Home U.S. NEWS Sandia Park Republican calls for bill to ban necrophilia

Sandia Park Republican calls for bill to ban necrophilia

Sandia Park Republican calls for bill to ban necrophilia

December 29 – New Mexico is one of the few states where necrophilia is not outright banned. State Representative Stefani Lord wants to change that.

The Sandia Park Republican said she began drafting a bill after learning during a seminar on crimes against children that New Mexico was one of the few states that had not criminalized the sexual desecration of human remains, which made it difficult to prosecute what she described as a horrific case of crimes against children.

“Someone in law enforcement brought up a case where someone was raped after they were murdered and they couldn’t press charges [the suspect] with rape because it’s not illegal in New Mexico, and it honestly made me sick to my stomach,” she said.

“It is simply obscene that we have done nothing to make this an illegal act in New Mexico,” Lord added.

Lord said she hopes the Legislature will consider her proposal during the 30-day session that begins in January. But she needs the public’s help.

Unlike 60-day sessions, in which all lawmakers can introduce bills on any issue, 30-day sessions focus on the budget. The Governor’s approval is required to add additional items to the agenda.

“I’m taking this to the press and social media and asking people to put pressure on their legislators, senators and the governor because this should be easy and quick.” [and] won’t take any time,” Lord said.

In 2021, the New Mexico Supreme Court upheld a Clovis man’s convictions for first-degree murder and for raping the victim after her death.

“In a landmark decision, the court unanimously concluded that a murder victim does not need to be alive at the time of a rape to be convicted under the Criminal Sexual Penetration Act,” a press release issued at the time said. “In the Clovis case, Lorenzo Martinez fatally stabbed the victim and an hour later took her body to his bedroom, undressed her and had sexual intercourse twice.”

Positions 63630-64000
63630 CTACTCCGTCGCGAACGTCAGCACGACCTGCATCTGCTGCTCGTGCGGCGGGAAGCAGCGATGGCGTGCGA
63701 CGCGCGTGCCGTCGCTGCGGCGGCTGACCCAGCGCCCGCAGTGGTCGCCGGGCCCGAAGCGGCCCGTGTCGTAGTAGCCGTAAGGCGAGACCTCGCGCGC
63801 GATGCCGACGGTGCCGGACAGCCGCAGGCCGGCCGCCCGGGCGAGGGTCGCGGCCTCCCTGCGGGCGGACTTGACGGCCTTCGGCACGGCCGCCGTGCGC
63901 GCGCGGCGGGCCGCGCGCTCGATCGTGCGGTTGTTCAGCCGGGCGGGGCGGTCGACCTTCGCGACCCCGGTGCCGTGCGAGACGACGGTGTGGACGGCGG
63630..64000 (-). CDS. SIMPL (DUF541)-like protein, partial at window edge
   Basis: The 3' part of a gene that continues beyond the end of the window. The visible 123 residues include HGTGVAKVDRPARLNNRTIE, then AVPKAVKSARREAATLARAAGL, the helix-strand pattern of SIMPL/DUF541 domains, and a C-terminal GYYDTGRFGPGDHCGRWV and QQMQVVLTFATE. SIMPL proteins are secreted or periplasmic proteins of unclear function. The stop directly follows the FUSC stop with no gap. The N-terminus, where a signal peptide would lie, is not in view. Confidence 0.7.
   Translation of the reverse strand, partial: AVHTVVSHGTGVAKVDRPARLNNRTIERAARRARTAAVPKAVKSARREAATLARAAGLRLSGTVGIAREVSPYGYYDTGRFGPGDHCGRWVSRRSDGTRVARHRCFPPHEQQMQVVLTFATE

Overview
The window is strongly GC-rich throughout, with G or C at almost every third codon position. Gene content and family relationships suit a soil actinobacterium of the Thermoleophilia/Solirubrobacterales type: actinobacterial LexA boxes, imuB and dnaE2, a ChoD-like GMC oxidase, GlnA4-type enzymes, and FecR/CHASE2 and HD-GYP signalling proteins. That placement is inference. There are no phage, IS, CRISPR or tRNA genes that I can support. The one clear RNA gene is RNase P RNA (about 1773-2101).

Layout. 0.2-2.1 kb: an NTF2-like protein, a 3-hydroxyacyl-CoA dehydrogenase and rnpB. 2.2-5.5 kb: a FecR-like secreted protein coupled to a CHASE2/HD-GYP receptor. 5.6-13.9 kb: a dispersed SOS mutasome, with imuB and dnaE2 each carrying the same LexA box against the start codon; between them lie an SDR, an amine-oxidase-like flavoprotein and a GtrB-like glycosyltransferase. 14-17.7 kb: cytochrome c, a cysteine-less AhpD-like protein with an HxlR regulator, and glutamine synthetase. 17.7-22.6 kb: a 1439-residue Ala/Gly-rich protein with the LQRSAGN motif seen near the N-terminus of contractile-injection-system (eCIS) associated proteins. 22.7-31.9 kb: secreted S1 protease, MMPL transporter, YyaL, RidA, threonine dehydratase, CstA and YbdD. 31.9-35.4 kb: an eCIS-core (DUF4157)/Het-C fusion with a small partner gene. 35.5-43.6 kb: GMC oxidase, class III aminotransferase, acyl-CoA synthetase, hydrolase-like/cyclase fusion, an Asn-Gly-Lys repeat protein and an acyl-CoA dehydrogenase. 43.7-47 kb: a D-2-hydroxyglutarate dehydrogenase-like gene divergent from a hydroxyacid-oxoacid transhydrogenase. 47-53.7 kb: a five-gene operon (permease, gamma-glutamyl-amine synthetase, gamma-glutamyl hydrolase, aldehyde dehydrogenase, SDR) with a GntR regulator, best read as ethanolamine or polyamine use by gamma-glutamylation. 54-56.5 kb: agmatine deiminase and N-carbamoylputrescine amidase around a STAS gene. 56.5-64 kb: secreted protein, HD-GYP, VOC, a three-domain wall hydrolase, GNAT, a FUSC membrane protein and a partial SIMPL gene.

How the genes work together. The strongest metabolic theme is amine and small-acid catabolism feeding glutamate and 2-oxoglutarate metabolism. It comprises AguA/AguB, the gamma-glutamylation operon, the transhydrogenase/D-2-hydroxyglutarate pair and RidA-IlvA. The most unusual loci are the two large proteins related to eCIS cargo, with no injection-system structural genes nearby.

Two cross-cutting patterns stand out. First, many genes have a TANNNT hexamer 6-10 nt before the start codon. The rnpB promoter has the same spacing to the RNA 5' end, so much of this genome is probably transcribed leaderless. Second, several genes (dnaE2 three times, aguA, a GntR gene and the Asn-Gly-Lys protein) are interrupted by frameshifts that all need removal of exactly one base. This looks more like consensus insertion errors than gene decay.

Martinez argued in his appeal that New Mexico law requires that a rape victim be alive at the time of the crime for the criminal law to apply. The state Supreme Court disagreed.

“It is important to articulate that [criminal sexual penetration statute] “Extends protection to victims who are incapable of expressing consent,” the court concluded in an opinion written by Judge David K. Thomson he killed the victim.”

The Martinez case was the first time the court had considered the issue. In the statement, Thomson noted that the state currently “does not prohibit the act of necrophilia or abuse of a corpse.”

Lord said her bill would leave no doubt that necrophilia was prohibited by law. It would create three new crimes: criminal sexual penetration of a dead human body, a second-degree felony; criminal sexual contact with a dead human body, a felony of the third degree; and criminal desecration of a dead human body, a fourth-degree felony.

Their proposal comes nearly a year after lawmakers passed a law establishing the crimes of sodomy, aggravated sodomy and promoting sodomy. At the time, New Mexico was one of two states that had no law against bestiality. The other was West Virginia, which remains the only state without a law banning sexual assault on animals, according to the Animal Legal Defense Fund.

The bestiality bill passed the House earlier this year without input from lawmakers who did not want to make a spectacle of such a horrific topic, and Gov. Michelle Lujan Grisham signed the bill into law.

Lord said necrophilia is also difficult to talk about.

“But it’s important,” she said. “I will speak for people who have been raped or assaulted after their death and I will be their voice. As unpleasant as this topic is, I will make sure I stand with them” and ensure this bill is passed.

“I can’t see any reason why anyone should vote no,” she said. “It should just go through and it should be a very simple thing that would take very little time this session.”

Lord said she doesn’t know whether necrophilia is an isolated or widespread problem in New Mexico.

“I haven’t researched how widespread it is and I wouldn’t even know where to find the data because it’s not a crime,” she said. “But even if it’s just one person, that’s a problem.”

Follow Daniel J. Chacón on Twitter @danieljchacon.


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